In a previous review of studies of penis size, Veale et al. (2015) cautioned that because many of these studies relied on volunteers there is still the possibility of volunteer bias. That is, men with larger penises might have been more likely to volunteer to be measured than men with smaller penises. If true, the estimated average erect penis length of 5.1 to 5.5 inches (12.95 to 13.97 cm) is likely to be toward the lower end of this range.
For a review of flaccid penis length and circumference, see Veale et al. (2015).

Growth mindset was studied longitudinally from high school through 4 college years; the mindset was not associated with grades at any point, even in students for whom university was especially challenging

Testing the association of growth mindset and grades across a challenging transition: Is growth mindset associated with grades? Yue Li, Timothy C. Bates. Intelligence, Volume 81, July–August 2020, 101471.

• Reports two near-replications of the relationship of mindset to grades across a challenging transition (n = 832)
• Growth mindset was studied longitudinally from high school through four years of university
• Growth mindset was not associated with grades at any point
• Growth mindset was not associated with grades across the challenging transition from high school to university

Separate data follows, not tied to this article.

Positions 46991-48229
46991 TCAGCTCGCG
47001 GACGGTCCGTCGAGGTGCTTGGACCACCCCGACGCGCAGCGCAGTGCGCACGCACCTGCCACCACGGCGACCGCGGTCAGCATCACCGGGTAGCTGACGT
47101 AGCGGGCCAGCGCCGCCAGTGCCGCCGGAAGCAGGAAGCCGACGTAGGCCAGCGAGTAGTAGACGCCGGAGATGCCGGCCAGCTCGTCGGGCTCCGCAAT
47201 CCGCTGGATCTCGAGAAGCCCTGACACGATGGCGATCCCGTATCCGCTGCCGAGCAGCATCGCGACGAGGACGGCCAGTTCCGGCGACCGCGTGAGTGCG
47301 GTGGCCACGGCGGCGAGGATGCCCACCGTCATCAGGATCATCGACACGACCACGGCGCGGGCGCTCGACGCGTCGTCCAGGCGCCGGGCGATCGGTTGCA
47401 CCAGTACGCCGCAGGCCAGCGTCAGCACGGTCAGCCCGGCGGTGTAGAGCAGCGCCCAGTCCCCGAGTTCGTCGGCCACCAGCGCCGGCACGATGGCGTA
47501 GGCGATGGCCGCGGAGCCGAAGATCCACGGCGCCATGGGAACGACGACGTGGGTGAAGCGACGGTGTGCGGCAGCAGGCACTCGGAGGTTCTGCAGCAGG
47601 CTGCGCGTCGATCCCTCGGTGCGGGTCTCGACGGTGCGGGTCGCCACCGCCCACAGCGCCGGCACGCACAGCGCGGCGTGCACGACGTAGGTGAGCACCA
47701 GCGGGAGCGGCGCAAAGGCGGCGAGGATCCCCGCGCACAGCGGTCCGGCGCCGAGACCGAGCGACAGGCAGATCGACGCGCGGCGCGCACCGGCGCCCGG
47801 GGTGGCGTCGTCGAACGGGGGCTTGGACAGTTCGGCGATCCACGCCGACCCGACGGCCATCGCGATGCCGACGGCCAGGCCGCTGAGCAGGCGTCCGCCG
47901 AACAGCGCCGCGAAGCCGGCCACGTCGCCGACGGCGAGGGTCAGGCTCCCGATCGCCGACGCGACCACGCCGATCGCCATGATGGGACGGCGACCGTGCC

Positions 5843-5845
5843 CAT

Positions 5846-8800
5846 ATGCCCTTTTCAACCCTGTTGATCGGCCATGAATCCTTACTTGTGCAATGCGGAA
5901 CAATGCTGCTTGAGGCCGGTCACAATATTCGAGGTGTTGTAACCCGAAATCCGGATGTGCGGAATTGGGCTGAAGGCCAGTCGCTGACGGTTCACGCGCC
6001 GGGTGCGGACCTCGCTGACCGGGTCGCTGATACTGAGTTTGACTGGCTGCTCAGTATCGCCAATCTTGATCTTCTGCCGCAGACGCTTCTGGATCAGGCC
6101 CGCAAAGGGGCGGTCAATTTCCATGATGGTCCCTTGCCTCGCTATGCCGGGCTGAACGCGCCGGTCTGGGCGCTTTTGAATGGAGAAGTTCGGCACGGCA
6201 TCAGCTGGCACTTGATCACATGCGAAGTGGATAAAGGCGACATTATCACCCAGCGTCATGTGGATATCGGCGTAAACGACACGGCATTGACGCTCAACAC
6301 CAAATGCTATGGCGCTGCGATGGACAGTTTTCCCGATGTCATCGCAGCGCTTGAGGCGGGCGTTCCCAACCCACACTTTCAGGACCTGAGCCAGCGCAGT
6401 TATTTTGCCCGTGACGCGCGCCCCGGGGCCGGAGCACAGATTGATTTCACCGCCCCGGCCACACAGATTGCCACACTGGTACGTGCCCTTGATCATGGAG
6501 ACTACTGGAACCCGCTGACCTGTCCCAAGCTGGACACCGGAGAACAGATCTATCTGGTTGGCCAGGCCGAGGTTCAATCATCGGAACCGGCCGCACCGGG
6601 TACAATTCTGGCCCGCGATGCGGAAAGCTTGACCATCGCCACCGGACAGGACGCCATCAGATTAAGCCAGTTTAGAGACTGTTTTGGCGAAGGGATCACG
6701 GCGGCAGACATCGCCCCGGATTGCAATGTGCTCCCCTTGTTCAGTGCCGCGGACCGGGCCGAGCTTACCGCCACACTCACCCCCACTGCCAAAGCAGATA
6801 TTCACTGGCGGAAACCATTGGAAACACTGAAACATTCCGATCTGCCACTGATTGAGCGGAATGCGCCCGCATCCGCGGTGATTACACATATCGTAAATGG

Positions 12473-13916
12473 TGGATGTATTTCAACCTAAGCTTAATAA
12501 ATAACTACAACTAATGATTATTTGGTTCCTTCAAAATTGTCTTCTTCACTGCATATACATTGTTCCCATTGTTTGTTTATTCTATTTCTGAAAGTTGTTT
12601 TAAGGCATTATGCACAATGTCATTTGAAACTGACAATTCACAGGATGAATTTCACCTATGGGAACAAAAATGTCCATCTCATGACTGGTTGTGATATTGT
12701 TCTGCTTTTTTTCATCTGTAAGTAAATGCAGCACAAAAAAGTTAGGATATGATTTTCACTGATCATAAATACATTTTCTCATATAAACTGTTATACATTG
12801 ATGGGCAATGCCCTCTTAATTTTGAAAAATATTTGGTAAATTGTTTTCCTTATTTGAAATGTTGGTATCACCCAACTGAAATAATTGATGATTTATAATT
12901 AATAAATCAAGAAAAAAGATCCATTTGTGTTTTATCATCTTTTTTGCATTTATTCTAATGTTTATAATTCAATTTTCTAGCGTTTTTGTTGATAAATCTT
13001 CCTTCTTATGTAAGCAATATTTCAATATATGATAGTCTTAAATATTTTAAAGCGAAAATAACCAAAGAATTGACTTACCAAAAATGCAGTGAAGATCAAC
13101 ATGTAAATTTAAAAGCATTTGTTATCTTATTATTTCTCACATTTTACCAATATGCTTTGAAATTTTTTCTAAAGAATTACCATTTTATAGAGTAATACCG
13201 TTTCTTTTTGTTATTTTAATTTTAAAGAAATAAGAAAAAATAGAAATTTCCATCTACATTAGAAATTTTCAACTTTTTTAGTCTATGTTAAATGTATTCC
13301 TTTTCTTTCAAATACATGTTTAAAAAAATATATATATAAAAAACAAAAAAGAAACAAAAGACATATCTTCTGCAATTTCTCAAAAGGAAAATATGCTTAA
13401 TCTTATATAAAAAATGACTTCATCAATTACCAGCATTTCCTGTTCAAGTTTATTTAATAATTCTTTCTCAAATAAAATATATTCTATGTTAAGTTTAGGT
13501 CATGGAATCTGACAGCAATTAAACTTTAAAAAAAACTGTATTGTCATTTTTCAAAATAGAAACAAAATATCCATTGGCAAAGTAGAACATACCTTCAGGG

• Growth mindset was not associated with grades even in students for whom university was especially challenging

Abstract: Mindset theory predicts that whether students believe basic ability is greatly malleable exerts a major influence on their own educational attainment (Blackwell, Trzesniewski, & Dweck, 2007). We tested this prediction in two near-replication studies (total n = 832). In study 1 we tested the association of mindset with university grades in a cross-sectional design involving self-reported grades for 246 undergraduates. Growth mindset showed no association with grades (β = −0.02 CI95 [−0.16, 0.12], t = −0.26, p = .792). In study 2, we implemented a longitudinal design, testing the association of mindset with grade transcript scores across a series of challenging transitions: from high school to university entry, and then across all years of an undergraduate degree (n = 586). Contrary to prediction, mindset was not associated with grades across the challenging transition from high-school to the first year of university (β = −0.05 CI95 [−0.14, 0.05], t = −0.95, p = .345). In addition, mindset was unrelated to entry grades (p = .808). And no support was found for a predicted interaction of mindset with academic disadvantage across the transition (β = −0.03 CI95 [−0.12, 0.07], t = −0.54, p = .592). Follow-up analyses showed no association of mindset with improvement in grades at any subsequent year of the degree (minimum p-value 0.591). Jointly, these two near-replication studies suggest that, even across challenging transitions, growth mindset is either unrelated to educational attainment or has a very small negative influence.